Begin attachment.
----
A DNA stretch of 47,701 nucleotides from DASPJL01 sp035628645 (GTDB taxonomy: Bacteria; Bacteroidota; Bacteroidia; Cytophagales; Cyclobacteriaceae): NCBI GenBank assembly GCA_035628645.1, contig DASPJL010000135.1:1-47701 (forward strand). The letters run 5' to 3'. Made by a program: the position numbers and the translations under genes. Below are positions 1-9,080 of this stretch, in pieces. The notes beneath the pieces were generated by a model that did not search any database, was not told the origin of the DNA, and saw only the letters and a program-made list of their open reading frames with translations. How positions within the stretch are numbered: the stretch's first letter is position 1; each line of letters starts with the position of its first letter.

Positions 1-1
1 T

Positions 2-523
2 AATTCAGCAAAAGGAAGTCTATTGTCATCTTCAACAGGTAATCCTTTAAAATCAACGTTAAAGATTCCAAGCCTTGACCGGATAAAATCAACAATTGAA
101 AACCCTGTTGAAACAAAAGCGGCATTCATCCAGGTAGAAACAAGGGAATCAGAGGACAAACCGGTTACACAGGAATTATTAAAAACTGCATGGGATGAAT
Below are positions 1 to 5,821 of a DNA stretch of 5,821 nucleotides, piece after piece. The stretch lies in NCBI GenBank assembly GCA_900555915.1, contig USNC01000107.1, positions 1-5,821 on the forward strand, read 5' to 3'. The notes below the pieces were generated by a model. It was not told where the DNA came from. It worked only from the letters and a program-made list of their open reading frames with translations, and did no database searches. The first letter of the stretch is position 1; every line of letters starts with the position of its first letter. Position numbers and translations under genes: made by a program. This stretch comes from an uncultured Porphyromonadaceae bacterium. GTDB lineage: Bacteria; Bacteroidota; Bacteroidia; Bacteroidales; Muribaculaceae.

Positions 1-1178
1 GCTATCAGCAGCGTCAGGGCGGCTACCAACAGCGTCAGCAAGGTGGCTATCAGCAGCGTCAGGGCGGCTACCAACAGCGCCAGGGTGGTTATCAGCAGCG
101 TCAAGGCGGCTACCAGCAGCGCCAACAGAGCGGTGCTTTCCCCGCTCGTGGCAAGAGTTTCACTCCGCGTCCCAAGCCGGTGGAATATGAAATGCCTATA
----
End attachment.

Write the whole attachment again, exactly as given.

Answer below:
A DNA stretch of 47,701 nucleotides from DASPJL01 sp035628645 (GTDB taxonomy: Bacteria; Bacteroidota; Bacteroidia; Cytophagales; Cyclobacteriaceae): NCBI GenBank assembly GCA_035628645.1, contig DASPJL010000135.1:1-47701 (forward strand). The letters run 5' to 3'. Made by a program: the position numbers and the translations under genes. Below are positions 1-9,080 of this stretch, in pieces. The notes beneath the pieces were generated by a model that did not search any database, was not told the origin of the DNA, and saw only the letters and a program-made list of their open reading frames with translations. How positions within the stretch are numbered: the stretch's first letter is position 1; each line of letters starts with the position of its first letter.

Positions 1-1
1 T

Positions 2-523
2 AATTCAGCAAAAGGAAGTCTATTGTCATCTTCAACAGGTAATCCTTTAAAATCAACGTTAAAGATTCCAAGCCTTGACCGGATAAAATCAACAATTGAA
101 AACCCTGTTGAAACAAAAGCGGCATTCATCCAGGTAGAAACAAGGGAATCAGAGGACAAACCGGTTACACAGGAATTATTAAAAACTGCATGGGATGAAT
Below are positions 1 to 5,821 of a DNA stretch of 5,821 nucleotides, piece after piece. The stretch lies in NCBI GenBank assembly GCA_900555915.1, contig USNC01000107.1, positions 1-5,821 on the forward strand, read 5' to 3'. The notes below the pieces were generated by a model. It was not told where the DNA came from. It worked only from the letters and a program-made list of their open reading frames with translations, and did no database searches. The first letter of the stretch is position 1; every line of letters starts with the position of its first letter. Position numbers and translations under genes: made by a program. This stretch comes from an uncultured Porphyromonadaceae bacterium. GTDB lineage: Bacteria; Bacteroidota; Bacteroidia; Bacteroidales; Muribaculaceae.

Positions 1-1178
1 GCTATCAGCAGCGTCAGGGCGGCTACCAACAGCGTCAGCAAGGTGGCTATCAGCAGCGTCAGGGCGGCTACCAACAGCGCCAGGGTGGTTATCAGCAGCG
101 TCAAGGCGGCTACCAGCAGCGCCAACAGAGCGGTGCTTTCCCCGCTCGTGGCAAGAGTTTCACTCCGCGTCCCAAGCCGGTGGAATATGAAATGCCTATA